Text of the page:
A new literature quarter is planned for the Royal Mile to provide a year-round hub promoting the Scottish capital's designation as Unesco City of Literature.

The news was announced by the Edinburgh Unesco City of Literature Trust at an event to celebrate 10 years of the designation.

Edinburgh was the world's first city to take the title which helps promote literature and provides a link to other cities around the world who followed.

The area around the Netherbow, where Scotland's earliest books were published in the early 16th century, is already home to publishers Canongate, the Scottish Story­telling Centre, the Scottish Book Trust and the Saltire Society.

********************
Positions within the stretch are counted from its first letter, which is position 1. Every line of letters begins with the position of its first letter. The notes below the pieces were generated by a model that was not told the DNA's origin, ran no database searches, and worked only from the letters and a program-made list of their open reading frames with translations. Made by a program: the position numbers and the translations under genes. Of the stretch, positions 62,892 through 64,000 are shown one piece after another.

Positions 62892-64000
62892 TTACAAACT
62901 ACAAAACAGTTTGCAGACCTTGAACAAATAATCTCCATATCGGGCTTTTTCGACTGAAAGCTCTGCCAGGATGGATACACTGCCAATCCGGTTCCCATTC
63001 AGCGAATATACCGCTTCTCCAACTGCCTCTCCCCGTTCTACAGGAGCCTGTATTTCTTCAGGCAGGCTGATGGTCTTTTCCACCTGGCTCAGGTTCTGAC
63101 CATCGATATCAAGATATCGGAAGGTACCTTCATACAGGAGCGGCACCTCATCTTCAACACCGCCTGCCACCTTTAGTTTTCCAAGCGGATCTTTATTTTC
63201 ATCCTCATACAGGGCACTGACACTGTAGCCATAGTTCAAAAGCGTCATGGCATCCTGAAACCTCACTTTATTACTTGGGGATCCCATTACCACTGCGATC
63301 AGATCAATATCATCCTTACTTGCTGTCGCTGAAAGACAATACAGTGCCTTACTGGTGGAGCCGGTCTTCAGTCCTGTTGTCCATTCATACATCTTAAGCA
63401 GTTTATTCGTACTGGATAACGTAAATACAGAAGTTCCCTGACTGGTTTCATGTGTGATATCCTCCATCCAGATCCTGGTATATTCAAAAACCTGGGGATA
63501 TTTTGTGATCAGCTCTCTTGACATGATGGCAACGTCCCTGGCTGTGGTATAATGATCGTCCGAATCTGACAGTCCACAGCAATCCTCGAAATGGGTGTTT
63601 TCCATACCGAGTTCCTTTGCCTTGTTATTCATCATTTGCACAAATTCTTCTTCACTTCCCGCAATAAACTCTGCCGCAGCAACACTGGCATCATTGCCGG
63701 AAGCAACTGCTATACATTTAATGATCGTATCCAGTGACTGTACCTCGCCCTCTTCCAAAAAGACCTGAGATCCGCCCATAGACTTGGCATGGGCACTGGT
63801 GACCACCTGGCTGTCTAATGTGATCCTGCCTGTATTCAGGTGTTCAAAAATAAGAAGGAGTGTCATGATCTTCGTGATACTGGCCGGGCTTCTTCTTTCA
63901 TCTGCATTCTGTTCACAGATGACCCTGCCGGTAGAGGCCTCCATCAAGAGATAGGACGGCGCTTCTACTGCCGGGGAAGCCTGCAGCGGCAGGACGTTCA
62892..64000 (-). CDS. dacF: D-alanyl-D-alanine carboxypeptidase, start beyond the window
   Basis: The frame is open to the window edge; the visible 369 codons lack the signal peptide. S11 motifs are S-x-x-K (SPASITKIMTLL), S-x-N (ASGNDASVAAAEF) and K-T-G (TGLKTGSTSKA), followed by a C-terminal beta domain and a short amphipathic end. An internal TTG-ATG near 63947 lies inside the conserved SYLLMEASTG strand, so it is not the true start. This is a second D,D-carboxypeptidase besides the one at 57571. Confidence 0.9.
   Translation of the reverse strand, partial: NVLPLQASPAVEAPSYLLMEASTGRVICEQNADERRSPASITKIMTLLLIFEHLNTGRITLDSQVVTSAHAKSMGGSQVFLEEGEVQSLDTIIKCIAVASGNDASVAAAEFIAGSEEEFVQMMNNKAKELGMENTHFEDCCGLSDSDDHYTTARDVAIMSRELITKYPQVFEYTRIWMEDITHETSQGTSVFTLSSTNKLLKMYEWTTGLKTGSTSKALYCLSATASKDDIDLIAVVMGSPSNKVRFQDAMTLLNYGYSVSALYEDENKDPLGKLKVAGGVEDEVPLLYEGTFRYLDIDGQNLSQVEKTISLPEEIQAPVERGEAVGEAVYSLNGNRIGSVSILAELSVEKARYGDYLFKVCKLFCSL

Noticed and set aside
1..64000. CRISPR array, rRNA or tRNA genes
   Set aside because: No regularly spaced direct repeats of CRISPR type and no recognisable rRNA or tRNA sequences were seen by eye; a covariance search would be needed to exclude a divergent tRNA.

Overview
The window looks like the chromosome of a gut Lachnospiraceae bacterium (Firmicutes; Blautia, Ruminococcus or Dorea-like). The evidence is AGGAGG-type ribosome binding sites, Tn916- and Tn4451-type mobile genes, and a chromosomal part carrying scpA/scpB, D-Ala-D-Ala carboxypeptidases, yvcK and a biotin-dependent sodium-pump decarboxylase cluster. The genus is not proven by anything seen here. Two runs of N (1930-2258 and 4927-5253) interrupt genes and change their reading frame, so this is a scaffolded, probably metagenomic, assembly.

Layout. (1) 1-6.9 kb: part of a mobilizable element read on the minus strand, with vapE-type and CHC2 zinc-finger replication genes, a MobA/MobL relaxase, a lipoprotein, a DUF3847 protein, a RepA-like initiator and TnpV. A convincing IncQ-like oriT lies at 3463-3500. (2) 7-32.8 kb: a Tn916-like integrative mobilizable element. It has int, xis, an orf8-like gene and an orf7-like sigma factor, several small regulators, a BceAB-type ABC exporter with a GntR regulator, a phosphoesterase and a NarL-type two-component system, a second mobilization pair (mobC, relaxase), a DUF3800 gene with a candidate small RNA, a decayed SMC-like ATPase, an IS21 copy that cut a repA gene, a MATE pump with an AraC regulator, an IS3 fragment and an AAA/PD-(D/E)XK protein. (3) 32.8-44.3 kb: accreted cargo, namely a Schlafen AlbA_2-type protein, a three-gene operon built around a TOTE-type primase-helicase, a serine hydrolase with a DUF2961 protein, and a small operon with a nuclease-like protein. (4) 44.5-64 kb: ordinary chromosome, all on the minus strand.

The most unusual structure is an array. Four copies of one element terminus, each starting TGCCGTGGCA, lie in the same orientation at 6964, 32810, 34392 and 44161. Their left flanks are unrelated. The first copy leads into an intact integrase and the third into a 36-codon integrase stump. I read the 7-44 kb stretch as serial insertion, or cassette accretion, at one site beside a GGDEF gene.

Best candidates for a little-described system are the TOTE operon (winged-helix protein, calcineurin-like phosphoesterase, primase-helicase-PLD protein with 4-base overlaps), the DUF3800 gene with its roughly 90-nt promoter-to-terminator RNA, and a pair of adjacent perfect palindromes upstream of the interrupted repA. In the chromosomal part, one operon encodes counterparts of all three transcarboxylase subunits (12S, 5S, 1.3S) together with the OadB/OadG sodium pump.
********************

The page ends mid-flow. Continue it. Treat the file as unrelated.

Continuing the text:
Ali Bowden, director of the Edinburgh Unesco City of ­Literature Trust, said: "There is a lot of ambition for the area and all the partners involved see the potential in it. It's about getting money behind it now.

Edinburgh Lord Provost Donald Wilson said that a range of other events were planned to mark a decade of the designation.

He said: 'A City of Literature is a living breathing thing and there is so much going on, some big things like literary benches in the Lawnmarket and the floral clock being planted to mark 10 years as City of Literature, some small like the Free to Fly paper sculpture, gifted to the Edinburgh Unesco City of Literature Trust by the mystery paper sculptor, going on display soon in the City Chambers."